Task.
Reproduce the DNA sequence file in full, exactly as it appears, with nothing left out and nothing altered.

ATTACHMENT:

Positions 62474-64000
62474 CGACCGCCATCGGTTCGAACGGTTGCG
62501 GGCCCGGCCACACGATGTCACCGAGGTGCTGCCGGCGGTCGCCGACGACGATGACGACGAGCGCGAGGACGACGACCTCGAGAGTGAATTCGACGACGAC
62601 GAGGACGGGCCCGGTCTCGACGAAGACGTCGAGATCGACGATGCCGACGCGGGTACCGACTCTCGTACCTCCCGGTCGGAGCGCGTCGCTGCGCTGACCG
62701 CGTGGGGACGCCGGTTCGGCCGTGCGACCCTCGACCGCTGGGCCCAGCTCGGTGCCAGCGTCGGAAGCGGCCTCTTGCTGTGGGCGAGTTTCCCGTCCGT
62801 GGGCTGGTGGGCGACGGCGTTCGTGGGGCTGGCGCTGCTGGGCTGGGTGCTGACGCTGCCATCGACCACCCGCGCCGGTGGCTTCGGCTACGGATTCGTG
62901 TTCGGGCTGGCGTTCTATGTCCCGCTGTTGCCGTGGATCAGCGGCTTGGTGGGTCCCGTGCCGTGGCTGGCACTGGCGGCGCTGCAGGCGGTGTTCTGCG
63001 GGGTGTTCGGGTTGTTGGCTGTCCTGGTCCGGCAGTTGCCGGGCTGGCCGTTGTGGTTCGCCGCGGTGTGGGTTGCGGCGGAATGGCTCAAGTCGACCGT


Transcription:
Positions 62474-64000
62474 CGACCGCCATCGGTTCGAACGGTTGCG
62501 GGCCCGGCCACACGATGTCACCGAGGTGCTGCCGGCGGTCGCCGACGACGATGACGACGAGCGCGAGGACGACGACCTCGAGAGTGAATTCGACGACGAC
62601 GAGGACGGGCCCGGTCTCGACGAAGACGTCGAGATCGACGATGCCGACGCGGGTACCGACTCTCGTACCTCCCGGTCGGAGCGCGTCGCTGCGCTGACCG
62701 CGTGGGGACGCCGGTTCGGCCGTGCGACCCTCGACCGCTGGGCCCAGCTCGGTGCCAGCGTCGGAAGCGGCCTCTTGCTGTGGGCGAGTTTCCCGTCCGT
62801 GGGCTGGTGGGCGACGGCGTTCGTGGGGCTGGCGCTGCTGGGCTGGGTGCTGACGCTGCCATCGACCACCCGCGCCGGTGGCTTCGGCTACGGATTCGTG
62901 TTCGGGCTGGCGTTCTATGTCCCGCTGTTGCCGTGGATCAGCGGCTTGGTGGGTCCCGTGCCGTGGCTGGCACTGGCGGCGCTGCAGGCGGTGTTCTGCG
63001 GGGTGTTCGGGTTGTTGGCTGTCCTGGTCCGGCAGTTGCCGGGCTGGCCGTTGTGGTTCGCCGCGGTGTGGGTTGCGGCGGAATGGCTCAAGTCGACCGT